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Table of Contents


  1. Draw out a simple visual example.

    1. Do it in something like Balsamiq.

    2. Copy-paste it to visually show what the step-by-step process should look like.

    3. Think about what variables you want at each step to answer the relevant question you have to be able to calculate the desired answer.

  2. Ask yourself: What features of the state of each ‘step’ through the input can you think of to assign names to? Write the code needed to calculate/update these values with each iteration (or just have them as stub functions to be filled in later) and it could give you enough of a step in the right direction for the rest of the solution to make itself clear.

How I study

  1. I have Neetcode questions in Anki.

  2. I track which questions I’ve actually studied by checking them off on the Neetcode website.

  3. I’m aiming to go through all questions of a type before moving onto the next type.

  4. Creating Replit versions:

    1. If I can’t access the question on Leetcode (it’s a premium question) or the Lintcode version (or if the Lintcode version is too different from the Leetcode question), I can create a Replit version in here.

    2. Make the ‘template’ version of the question, then when you actually want to do the question, use that same Replit and you can just use the git feature to discard all of the changes you made to the code when you’re done.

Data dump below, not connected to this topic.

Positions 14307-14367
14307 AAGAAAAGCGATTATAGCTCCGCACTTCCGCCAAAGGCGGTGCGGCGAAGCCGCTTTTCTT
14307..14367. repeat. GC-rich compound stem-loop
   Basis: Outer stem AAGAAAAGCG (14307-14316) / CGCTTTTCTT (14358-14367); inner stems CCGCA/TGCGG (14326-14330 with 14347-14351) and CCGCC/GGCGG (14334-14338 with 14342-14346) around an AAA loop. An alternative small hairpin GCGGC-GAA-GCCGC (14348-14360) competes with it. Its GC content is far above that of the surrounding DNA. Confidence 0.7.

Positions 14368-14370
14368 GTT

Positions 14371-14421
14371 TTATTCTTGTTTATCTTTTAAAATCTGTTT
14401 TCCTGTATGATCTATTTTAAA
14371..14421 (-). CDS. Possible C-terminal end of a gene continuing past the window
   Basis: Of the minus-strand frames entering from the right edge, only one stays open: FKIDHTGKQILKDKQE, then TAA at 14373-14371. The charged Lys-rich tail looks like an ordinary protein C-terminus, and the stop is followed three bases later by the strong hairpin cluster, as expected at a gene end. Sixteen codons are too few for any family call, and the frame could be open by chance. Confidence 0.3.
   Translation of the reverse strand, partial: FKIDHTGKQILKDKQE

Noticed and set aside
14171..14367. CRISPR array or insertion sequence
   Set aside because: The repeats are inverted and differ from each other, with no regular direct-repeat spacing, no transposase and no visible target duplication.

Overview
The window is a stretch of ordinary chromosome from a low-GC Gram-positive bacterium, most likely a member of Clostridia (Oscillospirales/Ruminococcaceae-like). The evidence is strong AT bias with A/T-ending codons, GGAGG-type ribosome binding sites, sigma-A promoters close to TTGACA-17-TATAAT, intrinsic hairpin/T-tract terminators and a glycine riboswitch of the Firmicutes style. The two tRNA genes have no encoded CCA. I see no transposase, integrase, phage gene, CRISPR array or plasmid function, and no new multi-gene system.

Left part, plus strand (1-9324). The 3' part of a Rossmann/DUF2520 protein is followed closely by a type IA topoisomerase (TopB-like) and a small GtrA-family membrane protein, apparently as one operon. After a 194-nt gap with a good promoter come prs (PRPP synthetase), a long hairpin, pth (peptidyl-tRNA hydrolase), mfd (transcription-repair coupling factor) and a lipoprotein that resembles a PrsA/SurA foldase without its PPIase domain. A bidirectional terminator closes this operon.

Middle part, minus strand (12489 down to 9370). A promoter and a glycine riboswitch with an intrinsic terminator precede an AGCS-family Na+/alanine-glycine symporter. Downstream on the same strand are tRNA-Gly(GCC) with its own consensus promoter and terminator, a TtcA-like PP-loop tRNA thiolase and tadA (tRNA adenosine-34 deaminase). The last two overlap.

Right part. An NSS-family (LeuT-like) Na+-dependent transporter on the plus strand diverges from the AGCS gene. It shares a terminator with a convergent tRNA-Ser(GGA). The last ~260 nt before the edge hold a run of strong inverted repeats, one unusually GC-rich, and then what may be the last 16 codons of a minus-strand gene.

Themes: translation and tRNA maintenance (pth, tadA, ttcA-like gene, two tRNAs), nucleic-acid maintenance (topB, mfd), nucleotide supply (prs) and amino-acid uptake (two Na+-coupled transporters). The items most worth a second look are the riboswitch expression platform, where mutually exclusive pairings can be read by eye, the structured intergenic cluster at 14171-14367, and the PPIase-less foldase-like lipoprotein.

Algorithms-Specific Informational Websites (not programming challenge websites)


Interview Prep sites

Non-Interview-Prep Challenge sites


  • USACO Training

    • rec'd by Choketsu

    • How to get started training at the USACO Gateway:

    • What is it like to attend the USACO training camp?

      • ... ining-camp

      • It's only a week

      • New people just get 3 hours of lab/lecture in the morning

      • The top guys do a contest every day. Sometimes the contest goes until after lunch, otherwise they just review after lunch. (Seems like 5 hrs/day)

      • Then everyone has fun for the rest of the day

    • If one is stuck on a particular section, is it worthwhile to keep on trying to solve the given problem, or should one move on to other sources in preparation for programming contests?

    • Richard Peng, one of the most successful Canadian IOI competitors of all time, on the USACO training pages:

      • "USACO training was put together before the major IOI escalation (Finland/Korea/Wisconsin). A lot of the techniques described on it are no longer useful on *OI and a lot of the 'hot' topics over the past few years are not covered. Also, a lot of the bottle necks on training are quite meaningless, and they typically cause a lot of frustration and time waste on the scale of months."


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